12 יב

Solomon is cut down at the moment that is meant to symbolize his greatest triumph. In building a house for God -- a symbol of bringing together the earth and heavens -- he becomes obsessed with controlling or overcoming the element of destruction (note that in the stories Ashmedai is not evil or an angel of death. He breaks everything in his path, and when prevented from doing so out of pity or kindness, he still has to break something, even if it's his own bones). Solomon is not content to build or create. He wants to negate the opposite principle. When he challenges Ashmedai to prove himself better than mortals, Solomon's own self-doubt and weakness becomes clear: he cannot learn in the heavenly and earthly study halls, or live with one wing in heaven and one on earth, despite all of his investment in trying to create a temple for the divine on earth. This realization "throws" him into a despair of loss and humility, a conviction of utter powerlessness, and the old Solomon becomes a pauper, from which vantage point he writes the book of Kohelet (the new Solomon, meanwhile, is a demon destroyer interested only in sleeping with the harem -- a not-so subtle rabbinic critique of Solomon's later days).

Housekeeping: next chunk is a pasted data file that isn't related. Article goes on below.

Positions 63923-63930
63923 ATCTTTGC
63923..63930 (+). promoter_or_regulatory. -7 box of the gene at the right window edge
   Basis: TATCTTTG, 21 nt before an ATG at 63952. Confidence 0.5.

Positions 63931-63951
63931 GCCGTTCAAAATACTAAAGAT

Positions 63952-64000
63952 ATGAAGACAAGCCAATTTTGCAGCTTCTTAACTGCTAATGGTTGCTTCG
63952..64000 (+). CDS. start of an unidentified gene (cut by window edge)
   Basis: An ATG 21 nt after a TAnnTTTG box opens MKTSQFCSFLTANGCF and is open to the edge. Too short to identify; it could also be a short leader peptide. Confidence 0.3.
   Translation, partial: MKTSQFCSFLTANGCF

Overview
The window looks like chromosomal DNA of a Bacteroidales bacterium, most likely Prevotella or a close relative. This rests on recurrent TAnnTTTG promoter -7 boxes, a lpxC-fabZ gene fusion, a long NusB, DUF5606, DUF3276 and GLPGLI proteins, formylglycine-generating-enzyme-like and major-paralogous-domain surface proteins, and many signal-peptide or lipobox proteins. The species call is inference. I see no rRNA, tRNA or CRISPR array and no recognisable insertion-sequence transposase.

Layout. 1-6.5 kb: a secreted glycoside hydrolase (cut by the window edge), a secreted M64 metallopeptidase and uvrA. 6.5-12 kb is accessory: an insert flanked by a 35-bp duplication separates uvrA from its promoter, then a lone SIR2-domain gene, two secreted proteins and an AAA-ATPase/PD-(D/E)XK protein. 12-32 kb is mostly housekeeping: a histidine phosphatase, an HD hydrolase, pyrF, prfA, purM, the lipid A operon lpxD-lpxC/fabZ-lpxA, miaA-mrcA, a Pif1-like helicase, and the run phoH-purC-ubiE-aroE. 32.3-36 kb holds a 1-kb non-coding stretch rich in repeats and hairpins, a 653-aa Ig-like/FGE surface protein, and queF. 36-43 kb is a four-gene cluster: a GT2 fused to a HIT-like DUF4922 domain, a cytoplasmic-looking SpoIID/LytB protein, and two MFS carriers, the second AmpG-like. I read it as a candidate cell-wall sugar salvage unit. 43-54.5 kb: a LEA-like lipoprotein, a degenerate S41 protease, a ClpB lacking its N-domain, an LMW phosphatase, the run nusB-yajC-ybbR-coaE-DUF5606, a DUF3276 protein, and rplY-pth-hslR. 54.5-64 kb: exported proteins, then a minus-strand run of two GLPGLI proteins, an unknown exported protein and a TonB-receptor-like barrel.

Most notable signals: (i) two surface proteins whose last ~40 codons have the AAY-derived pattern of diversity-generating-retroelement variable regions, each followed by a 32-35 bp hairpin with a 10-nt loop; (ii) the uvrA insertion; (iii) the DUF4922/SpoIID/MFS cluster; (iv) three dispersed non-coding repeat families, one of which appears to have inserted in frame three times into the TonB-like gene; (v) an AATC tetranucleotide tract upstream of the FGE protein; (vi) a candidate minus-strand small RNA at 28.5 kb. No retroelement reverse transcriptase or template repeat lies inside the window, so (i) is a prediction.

According to this interpretation, Solomon didn't write Kohelet as an old, jaded man who has seen it all, but rather as a young king at the height of his spiritual and temporal power. This is a fascinating read on the dangers of striving to create and control without allowing space for loss and destruction (see the explanation for Ashmedai's laughter and tears on the road to Jerusalem, or the disruption of natural forces symbolized by the story of the dukhifat), and on the paradoxical, sometimes self-defeating challenge of bridging between "everything under the sun" and whatever transcends the material world.

Why is Solomon obsessed with destruction? He claims that he just wants the tools to build the Temple, and that it is not his own mortality that bothers him. However, he keeps Ashmedai by his side after the task of building is created, and then in a sense becomes Ashmedai. Because of the spiritual and psychological baggage he brings to the Temple, his most crushing defeat occurs during what should be the pinnacle of his power and fulfillment.

There's a lot more here (Solomon's interpretation of the bricks is satirical gold), but this explanation is going to become longer than the text. If you have more questions, 1. Good. 2. Read it again.